The safety and efficacy of Fibryna is based on 2 clinical trials: FORMA 01 and FORMA 02. (6) The FORMA 01 trial was a randomized, phase 2 crossover study in which 22 subjects (ranging in age 12 to 53 years; 6 adolescents and 16 adults) with CFD compared the pharmacokinetics (PK) and pharmacodynamics (PD) of Fibryna to the comparable fibrinogen concentrate product, RiaSTAP. Each subject received a single intravenous 70 mg/kg dose of Fibryna and RiaSTAP. Blood samples were drawn from the subjects to determine the fibrinogen activity at baseline and up to 14 days after the infusion. The incremental in vivo recovery (IVR) was determined from levels obtained up to 4 hours post-infusion. The median incremental IVR was a 1.8 mg/dL (range 1.1 – 2.6 mg/dL) increase per mg/kg. The median IVR indicated that a dose of 70 mg/kg will increase patients’ fibrinogen plasma concentration by approximately 125 mg/dL. No difference in fibrinogen activity was observed between males and females. There was no difference in the PK of Fibryna between adults and adolescents (12-17 years of age).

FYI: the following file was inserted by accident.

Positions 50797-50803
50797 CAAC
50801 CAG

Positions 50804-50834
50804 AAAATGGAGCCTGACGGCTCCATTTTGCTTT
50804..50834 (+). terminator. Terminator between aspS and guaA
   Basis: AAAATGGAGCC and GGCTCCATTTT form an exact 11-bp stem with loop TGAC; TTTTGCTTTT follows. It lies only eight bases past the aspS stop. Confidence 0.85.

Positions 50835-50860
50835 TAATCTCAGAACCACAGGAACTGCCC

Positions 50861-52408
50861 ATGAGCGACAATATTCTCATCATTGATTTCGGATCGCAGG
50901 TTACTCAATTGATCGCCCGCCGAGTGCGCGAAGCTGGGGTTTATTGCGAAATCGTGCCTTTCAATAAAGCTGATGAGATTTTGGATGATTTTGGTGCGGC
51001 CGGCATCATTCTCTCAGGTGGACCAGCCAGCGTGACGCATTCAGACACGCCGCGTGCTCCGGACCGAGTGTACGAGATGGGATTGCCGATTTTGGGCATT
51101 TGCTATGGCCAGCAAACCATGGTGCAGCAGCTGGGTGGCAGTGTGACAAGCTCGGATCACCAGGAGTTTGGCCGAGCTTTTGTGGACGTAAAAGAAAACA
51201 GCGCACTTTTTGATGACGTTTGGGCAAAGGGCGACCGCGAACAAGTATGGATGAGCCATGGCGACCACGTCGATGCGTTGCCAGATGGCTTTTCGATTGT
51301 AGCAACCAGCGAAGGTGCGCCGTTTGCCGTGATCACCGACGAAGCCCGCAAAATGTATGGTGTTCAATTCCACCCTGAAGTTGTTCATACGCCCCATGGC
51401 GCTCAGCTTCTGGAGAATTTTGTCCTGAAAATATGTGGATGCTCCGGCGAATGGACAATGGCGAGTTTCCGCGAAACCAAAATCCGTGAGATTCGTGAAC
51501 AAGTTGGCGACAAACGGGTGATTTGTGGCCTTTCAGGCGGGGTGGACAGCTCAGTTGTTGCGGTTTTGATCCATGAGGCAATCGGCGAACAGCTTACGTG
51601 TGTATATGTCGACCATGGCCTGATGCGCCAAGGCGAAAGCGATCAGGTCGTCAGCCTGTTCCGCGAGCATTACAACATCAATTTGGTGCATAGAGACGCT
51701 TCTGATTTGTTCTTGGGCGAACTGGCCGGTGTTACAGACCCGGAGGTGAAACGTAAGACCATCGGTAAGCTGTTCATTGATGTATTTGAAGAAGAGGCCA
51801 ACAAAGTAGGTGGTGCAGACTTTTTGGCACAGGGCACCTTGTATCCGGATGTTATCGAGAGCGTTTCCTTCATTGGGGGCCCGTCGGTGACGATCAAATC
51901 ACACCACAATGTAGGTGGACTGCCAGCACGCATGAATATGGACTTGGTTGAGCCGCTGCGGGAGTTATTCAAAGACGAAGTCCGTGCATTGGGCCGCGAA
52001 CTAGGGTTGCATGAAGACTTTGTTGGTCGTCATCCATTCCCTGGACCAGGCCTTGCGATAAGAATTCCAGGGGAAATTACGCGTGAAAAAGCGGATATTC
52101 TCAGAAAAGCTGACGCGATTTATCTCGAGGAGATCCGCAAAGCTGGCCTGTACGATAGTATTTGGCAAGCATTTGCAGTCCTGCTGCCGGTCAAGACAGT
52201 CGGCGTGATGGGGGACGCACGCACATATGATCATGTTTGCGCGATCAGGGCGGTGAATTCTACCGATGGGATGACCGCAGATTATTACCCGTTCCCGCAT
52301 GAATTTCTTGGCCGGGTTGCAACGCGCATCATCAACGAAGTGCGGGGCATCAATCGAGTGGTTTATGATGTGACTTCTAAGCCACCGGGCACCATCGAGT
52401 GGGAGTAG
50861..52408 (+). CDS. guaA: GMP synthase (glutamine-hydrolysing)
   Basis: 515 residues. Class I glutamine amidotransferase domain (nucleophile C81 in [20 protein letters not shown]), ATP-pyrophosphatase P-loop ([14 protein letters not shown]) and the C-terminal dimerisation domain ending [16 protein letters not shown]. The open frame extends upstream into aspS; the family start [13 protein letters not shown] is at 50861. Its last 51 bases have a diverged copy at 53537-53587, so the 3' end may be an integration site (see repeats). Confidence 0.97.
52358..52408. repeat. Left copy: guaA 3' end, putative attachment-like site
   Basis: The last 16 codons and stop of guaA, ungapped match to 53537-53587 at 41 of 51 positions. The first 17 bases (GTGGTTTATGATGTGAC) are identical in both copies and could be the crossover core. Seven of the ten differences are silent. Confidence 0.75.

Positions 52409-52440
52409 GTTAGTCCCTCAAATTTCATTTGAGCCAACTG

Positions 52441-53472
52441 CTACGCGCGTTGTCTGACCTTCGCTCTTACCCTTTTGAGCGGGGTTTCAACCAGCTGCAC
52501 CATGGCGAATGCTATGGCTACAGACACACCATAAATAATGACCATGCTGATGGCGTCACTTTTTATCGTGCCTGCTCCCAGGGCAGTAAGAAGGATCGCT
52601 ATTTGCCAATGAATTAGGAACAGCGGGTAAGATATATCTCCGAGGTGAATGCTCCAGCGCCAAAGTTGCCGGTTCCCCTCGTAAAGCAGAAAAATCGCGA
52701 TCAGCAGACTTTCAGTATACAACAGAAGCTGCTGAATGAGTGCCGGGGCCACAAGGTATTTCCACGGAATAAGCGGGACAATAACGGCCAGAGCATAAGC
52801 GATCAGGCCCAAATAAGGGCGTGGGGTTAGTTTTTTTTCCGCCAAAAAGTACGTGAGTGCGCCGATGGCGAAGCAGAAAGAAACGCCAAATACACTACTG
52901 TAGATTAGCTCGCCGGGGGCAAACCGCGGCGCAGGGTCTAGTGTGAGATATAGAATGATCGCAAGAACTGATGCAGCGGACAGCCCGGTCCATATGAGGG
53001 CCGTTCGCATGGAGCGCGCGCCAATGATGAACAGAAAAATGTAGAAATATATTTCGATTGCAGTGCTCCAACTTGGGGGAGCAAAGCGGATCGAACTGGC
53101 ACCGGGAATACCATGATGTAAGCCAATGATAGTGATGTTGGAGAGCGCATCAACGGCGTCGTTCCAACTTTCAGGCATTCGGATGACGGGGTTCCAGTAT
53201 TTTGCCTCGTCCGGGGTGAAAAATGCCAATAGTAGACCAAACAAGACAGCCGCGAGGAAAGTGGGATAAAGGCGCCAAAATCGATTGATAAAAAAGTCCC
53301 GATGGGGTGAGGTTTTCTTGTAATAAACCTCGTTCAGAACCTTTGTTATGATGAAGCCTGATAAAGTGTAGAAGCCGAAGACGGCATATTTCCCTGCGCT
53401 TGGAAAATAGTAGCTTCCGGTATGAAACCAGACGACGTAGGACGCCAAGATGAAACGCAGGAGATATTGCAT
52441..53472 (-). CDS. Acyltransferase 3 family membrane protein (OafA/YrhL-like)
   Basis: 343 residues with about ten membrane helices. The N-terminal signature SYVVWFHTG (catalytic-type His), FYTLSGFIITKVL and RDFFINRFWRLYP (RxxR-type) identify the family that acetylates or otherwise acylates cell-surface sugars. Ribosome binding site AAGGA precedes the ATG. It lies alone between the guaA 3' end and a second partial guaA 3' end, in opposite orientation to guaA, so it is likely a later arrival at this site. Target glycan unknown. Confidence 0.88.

An interim analysis of the FORMA 02 was used for the FDA-approved indications of Fibryna. The FORMA 02 is an ongoing prospective, uncontrolled phase 3, open-label, multicenter clinical study involving 13 patients (ranging in age 13 to 53 years; 2 adolescents and 11 adults) with CFD (afibrinogenemia and hypofibrinogenemia). Of the 22 bleeding events, 21 (95%) were rated as having a good or excellent efficacy. For 1 bleeding event, the investigator’s assessment was missing. The median number of infusions for the bleeding events was 1. Two (9%) bleeding events required 2 infusions. None of the bleeding events required more than 2 infusions. The most common adverse reactions observed in more than one subject in the clinical study (> 5%) included vomiting, weakness and pyrexia (6).

Off Label Indications

No studies were identified for the off-label use of Fibryna.

Professional Guidelines and Position Statements